If you rationalize your lack of freedom with a “Who cares? / My life doesn’t matter” attitude, then you are being duped by the Enemy. Your Savior says, “Are not two sparrows sold for a copper coin? And not one of them falls to the ground apart from your Father’s will. But the very hairs of your head are all numbered. Do not fear therefore; you are of more value than many sparrows” (Matt. 10:29-31).

We don’t feel worthy of such love because it is undeserved. God loves us by His sovereign grace. Because He cared enough about us to create us and redeem us through the infinite value of the blood of His Son, we must value ourselves as well (1 Pet. 1:18,19). Your creation and redemption is God’s gift to you; what you allow God to do with your life is your gift to Him.[2]

As we appropriate the freedom that is ours, we do ourselves a huge favor!

“Delight yourself also in the LORD,
And He shall give you the desires of your heart”;
“For the LORD God is a sun and shield;
The LORD will give grace and glory;
No good thing will He withhold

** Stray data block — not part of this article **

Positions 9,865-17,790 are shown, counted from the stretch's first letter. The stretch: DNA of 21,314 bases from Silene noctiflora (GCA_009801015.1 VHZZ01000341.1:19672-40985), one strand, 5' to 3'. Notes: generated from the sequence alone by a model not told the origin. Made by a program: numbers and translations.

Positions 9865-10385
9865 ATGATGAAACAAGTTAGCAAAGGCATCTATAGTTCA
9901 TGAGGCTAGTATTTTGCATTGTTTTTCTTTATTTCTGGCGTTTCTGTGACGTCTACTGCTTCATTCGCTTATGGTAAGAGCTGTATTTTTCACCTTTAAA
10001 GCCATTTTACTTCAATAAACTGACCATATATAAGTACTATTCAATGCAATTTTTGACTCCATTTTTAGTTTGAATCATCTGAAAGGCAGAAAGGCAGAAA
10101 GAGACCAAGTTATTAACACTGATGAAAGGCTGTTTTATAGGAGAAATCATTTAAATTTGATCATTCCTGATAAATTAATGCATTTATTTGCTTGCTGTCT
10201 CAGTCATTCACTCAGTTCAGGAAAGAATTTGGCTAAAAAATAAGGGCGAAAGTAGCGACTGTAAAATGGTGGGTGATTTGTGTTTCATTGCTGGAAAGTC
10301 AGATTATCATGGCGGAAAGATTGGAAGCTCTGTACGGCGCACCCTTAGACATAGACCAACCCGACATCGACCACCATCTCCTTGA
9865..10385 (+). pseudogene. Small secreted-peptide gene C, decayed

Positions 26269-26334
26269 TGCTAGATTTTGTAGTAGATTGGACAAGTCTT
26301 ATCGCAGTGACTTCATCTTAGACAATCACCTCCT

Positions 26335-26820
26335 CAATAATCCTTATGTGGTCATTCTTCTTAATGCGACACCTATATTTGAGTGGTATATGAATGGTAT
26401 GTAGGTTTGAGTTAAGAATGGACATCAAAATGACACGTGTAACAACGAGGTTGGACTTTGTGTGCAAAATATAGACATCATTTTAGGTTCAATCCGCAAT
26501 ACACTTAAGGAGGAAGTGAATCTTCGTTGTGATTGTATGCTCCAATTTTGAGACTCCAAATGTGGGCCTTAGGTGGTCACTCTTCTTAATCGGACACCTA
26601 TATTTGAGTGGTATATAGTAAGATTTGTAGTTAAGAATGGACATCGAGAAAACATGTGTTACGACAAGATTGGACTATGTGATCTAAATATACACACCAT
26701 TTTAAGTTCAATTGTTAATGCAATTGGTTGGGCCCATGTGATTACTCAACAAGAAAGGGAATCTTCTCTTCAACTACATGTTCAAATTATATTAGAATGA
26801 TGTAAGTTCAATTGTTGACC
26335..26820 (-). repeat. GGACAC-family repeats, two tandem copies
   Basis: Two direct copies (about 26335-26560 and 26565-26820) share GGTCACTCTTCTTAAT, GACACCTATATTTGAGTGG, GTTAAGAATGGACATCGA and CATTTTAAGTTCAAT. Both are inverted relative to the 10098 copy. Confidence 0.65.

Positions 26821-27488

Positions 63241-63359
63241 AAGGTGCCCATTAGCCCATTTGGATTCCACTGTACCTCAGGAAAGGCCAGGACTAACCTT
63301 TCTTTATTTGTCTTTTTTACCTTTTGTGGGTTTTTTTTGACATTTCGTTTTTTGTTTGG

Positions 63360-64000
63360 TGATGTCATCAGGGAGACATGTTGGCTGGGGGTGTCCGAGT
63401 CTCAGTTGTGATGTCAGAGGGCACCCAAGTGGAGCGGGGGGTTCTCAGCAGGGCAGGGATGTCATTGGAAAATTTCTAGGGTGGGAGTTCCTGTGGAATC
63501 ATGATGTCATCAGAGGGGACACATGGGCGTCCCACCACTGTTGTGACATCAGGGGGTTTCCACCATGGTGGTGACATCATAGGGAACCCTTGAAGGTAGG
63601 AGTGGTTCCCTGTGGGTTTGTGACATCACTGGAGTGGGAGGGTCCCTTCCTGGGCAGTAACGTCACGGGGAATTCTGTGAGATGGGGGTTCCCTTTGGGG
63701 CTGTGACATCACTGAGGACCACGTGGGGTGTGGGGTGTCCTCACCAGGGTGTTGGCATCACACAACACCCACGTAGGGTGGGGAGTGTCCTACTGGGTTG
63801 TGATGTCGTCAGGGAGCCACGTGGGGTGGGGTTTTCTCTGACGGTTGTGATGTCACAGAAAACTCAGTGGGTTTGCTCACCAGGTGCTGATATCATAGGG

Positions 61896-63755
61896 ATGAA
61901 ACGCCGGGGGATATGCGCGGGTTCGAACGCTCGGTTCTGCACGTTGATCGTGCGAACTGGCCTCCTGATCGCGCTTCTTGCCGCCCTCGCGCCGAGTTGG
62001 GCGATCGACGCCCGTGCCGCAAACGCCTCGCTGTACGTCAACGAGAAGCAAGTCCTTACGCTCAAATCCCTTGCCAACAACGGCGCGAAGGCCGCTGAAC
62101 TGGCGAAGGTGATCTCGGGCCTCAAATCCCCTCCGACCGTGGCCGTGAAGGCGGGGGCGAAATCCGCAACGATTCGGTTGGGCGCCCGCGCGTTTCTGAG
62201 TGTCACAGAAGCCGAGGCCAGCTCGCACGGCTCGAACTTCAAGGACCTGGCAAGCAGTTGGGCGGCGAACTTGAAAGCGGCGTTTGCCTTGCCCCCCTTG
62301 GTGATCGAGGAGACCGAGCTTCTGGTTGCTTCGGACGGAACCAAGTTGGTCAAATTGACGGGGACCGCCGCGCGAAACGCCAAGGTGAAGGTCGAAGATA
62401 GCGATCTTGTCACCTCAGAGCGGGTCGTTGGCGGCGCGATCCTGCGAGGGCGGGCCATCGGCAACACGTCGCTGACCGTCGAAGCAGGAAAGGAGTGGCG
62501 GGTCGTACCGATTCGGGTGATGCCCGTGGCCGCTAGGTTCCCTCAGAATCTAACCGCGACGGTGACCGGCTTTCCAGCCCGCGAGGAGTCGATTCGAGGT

From those who walk uprightly” (Psalm 37:4; 84:11).

Forget about the TV hype, “Who wants to be a millionaire?” A better offer is, “Who wants God’s best for his/her life?” That isn’t just a matter of chance; it is a matter of faith and freedom.

Freedom From Addiction (Part 2)

Freedom From Addiction, Part 2
By John Woodward

We have been looking into the subject of compulsive behaviors, stubborn habits, and besetting sins. A more contemporary term for such problems is “addiction.” When a believer in Christ remains shackled in this way, he/she is missing out on a major benefit of his/her spiritual birthright. Our Lord Jesus stated, “Most assuredly, I say to you, whoever commits sin is a slave of sin … [however] if the Son makes you free, you shall be free indeed” (John 8:34,36).